Wednesday, June 27, 2012

Part II: Mobile Application with REST services

Application Download: 

Use Case Scenario

This is part II of the “Verify User – JSON REST API” we created and previously deployed. This is just a simple HTML5 jQuery mobile application wrapped as a standard J2EE application and deployed onto the same server as the REST service.

It is a simple login page that invokes the REST service to determine whether the user is authenticated or not. It doesn’t encrypt/decrypt the password. It’s just to demonstrate that you can leverage these REST services in any type of application. We could easily use this same REST service in our ADF portal application or a standard portlet. It doesn’t matter …

In this application you can enter any user in the HR schema Employees table with the password “welcome1” and it will authenticate. In this demonstration we’ll use SKING (mixed case works fine). If authentication fails it takes them to an ERROR dialog page (still inside the same page). If it passes the user is taken to a private page “welcome.jsp” (This is not really protected).

If you’ve kept up with ADF Mobile the next release (PS6) is supposed to support a better HTML5, JQuery, PhoneGap, etc. etc. to provide a quicker template solution for mobile development within the ADF techstack.

Part II: The Mobile App

I started out by creating a “Generic Application” and a “Generic Project” with Java, JSP and Servlet technology added to it.

I created a couple of standard JSP pages:
  • Login.jsp
    • I’m using a standard HTML5 JQuery Mobile template layout to leverage multiple display sections in a single page. If you look through the code you’ll notice:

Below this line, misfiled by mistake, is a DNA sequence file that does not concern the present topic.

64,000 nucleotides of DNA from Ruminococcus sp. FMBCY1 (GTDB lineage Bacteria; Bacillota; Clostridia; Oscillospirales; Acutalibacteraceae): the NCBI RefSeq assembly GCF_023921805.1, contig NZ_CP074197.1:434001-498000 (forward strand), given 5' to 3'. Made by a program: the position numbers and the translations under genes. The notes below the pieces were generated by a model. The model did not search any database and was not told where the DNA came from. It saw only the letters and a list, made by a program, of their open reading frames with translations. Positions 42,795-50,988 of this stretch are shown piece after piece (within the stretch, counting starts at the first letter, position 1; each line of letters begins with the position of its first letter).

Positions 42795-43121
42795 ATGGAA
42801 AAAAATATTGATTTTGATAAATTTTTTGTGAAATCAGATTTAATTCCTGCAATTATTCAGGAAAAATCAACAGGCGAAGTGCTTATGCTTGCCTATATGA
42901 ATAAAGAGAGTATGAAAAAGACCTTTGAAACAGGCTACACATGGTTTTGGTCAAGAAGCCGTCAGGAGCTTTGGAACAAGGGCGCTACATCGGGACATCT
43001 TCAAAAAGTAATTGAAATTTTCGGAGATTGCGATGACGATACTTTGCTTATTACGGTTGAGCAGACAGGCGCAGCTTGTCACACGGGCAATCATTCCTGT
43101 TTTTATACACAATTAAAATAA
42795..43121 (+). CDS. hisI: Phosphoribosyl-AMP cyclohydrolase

• Main Content
        • This is my main page displayed to the user and has the username, password, and submission button.
      • Content Dialog
        • This is the dialog section that notifies the user that there was an issue with their login. Once they return to the main content the fields that are required are highlighted.
      • Content Error Dialog
        • This is the dialog section that notifies the user that there was an issue with their login. If the user is not found they must enter the username/password again.
      • Content Transition
        • If your REST service takes a while (this shouldn’t) this portion of the content will display with an animated gif to show the user the transaction is in progress.
  • /priv/welcome.jsp
    • This is a standard page that lets the user know that the login was successful and they can log out if they wish to do so.
Below is a screenshot of the application layout.

Once you deploy the application you should be able to run it using the URL below:


Tuesday, June 26, 2012

Part I: Verify User – JSON REST API

Untitled Document